SECOND: The choice of Sarah Palin. Absolutely brilliant from a political standpoint. She accomplishes everything McCain needed a running mate to accomplish and more: youth, appeal to potentially angry Hillary voters, appeal to the Christian right, lack of a long pro-Bush record. And the execution was brilliant – it was completely out of nowhere the day after Obama’s convention speech, and was a legitimate jaw-dropper. You couldn’t write stuff as good as this – this election is turning out more twisty and interesting than the last season of the West Wing. That aside, given John McCain’s age and four bouts with cancer, the choice of a governor of less than two years who not long ago was making her mark on her neighborhood PTA as next in line for the presidency is shockingly irresponsible. Now Republicans are very good at what they do – they have gone on the attack against people who question Palin’s lack of experience and tried to turn her experience into a weapon. This should absolutely not stand. I’ve always had a problem with the country’s recent distaste for senators in favor of governors because governors get very little experience dealing with national issues. I guarantee that in Sarah Palin’s short time in any office, she has never had to address: federal income tax policy, national health care, costs/benefits of free trade, or anything remotely related to foreign policy (aside from the laughable claim that she is experienced due to Alaska’s proximity to Russia – maybe the governor of Hawaii should start telling us how to deal with the rise of China). There is nothing to suggest that this woman has given much thought to or is prepared to deal with issues of national import. Sure, Obama is not the most experienced candidate for the job. But give me a guy with a degree in politics who has been working on social issues for decades, has spent time on the Senate Foreign Relations Committee, and clearly has nuanced and well thought-out views on pretty much everything (whether or not you agree with me) over a neophyte hockey mom who can effectively drop one-liners at a convention. I do think that the left and the media underestimated Sarah Palin – she’s tough and charming, and is not going to get easily worn down by the pressures of running for national office. She is stronger candidate than 90% of the people we saw run for President this year. Unfortunately, being a good campaigner will not save her from being way out of her league if she ever has to assume the presidency. Anybody who tells you she is prepared for the job is delusional.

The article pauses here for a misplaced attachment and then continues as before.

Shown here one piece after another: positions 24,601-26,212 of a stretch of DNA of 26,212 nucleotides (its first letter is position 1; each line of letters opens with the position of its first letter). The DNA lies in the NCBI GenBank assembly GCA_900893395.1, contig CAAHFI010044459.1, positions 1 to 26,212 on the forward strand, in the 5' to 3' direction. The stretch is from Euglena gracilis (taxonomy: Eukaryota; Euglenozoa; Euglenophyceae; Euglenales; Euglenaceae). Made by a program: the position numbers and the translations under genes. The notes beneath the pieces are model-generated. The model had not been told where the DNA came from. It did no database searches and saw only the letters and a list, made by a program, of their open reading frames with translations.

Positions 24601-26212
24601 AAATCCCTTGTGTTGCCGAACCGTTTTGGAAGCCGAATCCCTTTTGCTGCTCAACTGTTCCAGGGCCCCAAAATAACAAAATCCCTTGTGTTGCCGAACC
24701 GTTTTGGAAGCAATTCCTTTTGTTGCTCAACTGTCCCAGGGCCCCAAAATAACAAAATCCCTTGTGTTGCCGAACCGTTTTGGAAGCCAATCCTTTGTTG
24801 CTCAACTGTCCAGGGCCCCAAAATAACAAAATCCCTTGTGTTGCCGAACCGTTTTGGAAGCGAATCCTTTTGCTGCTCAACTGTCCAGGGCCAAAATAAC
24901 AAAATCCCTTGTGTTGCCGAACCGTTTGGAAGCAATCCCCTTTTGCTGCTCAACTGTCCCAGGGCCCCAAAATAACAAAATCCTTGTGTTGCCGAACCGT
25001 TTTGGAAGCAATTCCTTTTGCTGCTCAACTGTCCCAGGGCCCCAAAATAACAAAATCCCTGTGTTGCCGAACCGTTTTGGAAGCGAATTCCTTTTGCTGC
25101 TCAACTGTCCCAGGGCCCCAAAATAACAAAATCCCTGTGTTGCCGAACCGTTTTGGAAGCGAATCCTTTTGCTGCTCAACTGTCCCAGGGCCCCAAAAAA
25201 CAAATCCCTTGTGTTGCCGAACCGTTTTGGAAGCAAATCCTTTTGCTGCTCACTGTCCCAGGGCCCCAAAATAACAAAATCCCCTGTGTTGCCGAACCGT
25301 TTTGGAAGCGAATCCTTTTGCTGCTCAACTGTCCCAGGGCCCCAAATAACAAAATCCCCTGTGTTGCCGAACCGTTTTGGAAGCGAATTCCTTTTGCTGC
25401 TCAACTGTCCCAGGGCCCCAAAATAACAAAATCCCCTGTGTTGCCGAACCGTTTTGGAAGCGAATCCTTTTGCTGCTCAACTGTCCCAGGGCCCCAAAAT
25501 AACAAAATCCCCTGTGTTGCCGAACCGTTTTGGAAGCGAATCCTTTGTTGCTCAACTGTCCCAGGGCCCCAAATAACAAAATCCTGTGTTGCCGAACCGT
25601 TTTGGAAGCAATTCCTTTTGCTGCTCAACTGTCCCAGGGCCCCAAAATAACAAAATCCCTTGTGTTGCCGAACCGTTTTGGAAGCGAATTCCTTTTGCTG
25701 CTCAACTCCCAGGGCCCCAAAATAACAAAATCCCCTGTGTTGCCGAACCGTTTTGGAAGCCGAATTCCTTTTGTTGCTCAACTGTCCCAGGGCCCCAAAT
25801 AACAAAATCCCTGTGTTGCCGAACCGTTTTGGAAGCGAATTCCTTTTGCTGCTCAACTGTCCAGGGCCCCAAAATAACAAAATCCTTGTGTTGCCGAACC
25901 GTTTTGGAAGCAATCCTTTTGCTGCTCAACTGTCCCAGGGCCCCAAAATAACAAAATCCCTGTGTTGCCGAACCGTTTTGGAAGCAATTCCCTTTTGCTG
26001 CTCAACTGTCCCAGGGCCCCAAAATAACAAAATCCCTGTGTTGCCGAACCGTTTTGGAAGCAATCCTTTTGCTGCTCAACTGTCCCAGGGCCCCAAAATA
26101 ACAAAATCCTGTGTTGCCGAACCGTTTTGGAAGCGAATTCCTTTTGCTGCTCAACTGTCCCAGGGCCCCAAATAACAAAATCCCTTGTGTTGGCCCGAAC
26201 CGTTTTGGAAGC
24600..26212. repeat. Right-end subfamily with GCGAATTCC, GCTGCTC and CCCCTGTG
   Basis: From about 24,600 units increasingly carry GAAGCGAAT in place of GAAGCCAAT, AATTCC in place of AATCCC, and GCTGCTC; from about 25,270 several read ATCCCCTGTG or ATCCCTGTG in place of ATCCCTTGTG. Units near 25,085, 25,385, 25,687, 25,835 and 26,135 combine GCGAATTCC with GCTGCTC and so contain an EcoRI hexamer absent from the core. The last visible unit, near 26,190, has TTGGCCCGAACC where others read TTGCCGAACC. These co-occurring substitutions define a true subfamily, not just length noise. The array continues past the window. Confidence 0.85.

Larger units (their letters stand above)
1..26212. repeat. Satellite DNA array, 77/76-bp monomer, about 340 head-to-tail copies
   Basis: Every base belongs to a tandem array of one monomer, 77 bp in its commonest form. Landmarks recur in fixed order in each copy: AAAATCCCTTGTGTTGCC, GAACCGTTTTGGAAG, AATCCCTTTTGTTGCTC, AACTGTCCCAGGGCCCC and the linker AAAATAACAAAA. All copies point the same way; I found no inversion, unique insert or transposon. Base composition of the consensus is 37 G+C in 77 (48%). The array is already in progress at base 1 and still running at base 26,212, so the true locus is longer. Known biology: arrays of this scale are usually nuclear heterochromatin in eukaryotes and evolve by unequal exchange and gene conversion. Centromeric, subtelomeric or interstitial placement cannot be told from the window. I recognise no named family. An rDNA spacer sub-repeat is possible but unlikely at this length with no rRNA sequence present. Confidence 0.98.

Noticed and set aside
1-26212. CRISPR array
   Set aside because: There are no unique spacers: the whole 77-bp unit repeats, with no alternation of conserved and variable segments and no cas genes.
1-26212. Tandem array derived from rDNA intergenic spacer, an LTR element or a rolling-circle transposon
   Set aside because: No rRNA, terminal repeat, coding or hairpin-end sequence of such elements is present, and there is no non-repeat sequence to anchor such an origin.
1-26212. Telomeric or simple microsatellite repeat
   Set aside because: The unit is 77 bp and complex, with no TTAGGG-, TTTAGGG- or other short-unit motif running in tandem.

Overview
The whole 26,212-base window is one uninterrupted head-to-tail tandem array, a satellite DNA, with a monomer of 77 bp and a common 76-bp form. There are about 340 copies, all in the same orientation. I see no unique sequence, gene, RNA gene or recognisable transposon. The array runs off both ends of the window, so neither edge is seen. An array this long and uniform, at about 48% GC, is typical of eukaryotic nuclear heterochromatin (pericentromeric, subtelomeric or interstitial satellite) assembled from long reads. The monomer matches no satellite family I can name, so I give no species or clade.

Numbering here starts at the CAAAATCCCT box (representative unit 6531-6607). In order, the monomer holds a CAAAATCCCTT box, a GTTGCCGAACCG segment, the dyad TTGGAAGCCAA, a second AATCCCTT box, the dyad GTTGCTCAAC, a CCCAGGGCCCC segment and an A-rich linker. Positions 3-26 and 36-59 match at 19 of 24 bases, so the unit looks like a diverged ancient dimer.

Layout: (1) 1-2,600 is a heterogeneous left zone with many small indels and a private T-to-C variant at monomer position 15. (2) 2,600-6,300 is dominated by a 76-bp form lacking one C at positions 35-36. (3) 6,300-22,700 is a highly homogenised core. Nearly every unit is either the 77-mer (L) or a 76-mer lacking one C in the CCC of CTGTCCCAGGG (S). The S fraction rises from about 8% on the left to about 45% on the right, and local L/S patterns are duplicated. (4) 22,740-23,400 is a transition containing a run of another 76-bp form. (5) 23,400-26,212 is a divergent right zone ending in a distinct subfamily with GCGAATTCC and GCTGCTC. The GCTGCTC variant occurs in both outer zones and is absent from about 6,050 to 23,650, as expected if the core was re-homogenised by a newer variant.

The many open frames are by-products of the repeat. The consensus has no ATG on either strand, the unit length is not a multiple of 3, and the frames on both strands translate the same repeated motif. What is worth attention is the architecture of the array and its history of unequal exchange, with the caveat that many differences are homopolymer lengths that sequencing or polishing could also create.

THIRD: The ad about kindergarten sex education. I was floored when I watched it. I’ve seen negative attacks before, but this seriously crossed a line. At the end of the ad, John McCain approves a message which charges that Barack Obama supported “comprehensive sex education” for kindergarteners, and implied that he thought children should learn about sex before they learned how to read. Apart from being an outright lie (the legislation in question, for anyone reading, called for “age-appropriate” sex education for K-12 students, not “comprehensive,” and suggested that younger children should be warned about what constitutes inappropriate touching or behavior towards them on behalf of adults), it’s one of the lowest attacks I’ve ever seen launched – targeting those with children to try and make them believe that Barack Obama wants them to learn about sex at age six in order to get them scared of him. The McCain campaign should pull the ad and apologize, and the main stream media that everyone is so incensed about should REPORT that this insane ad was approved and aired by the McCain campaign, and rebut its charges.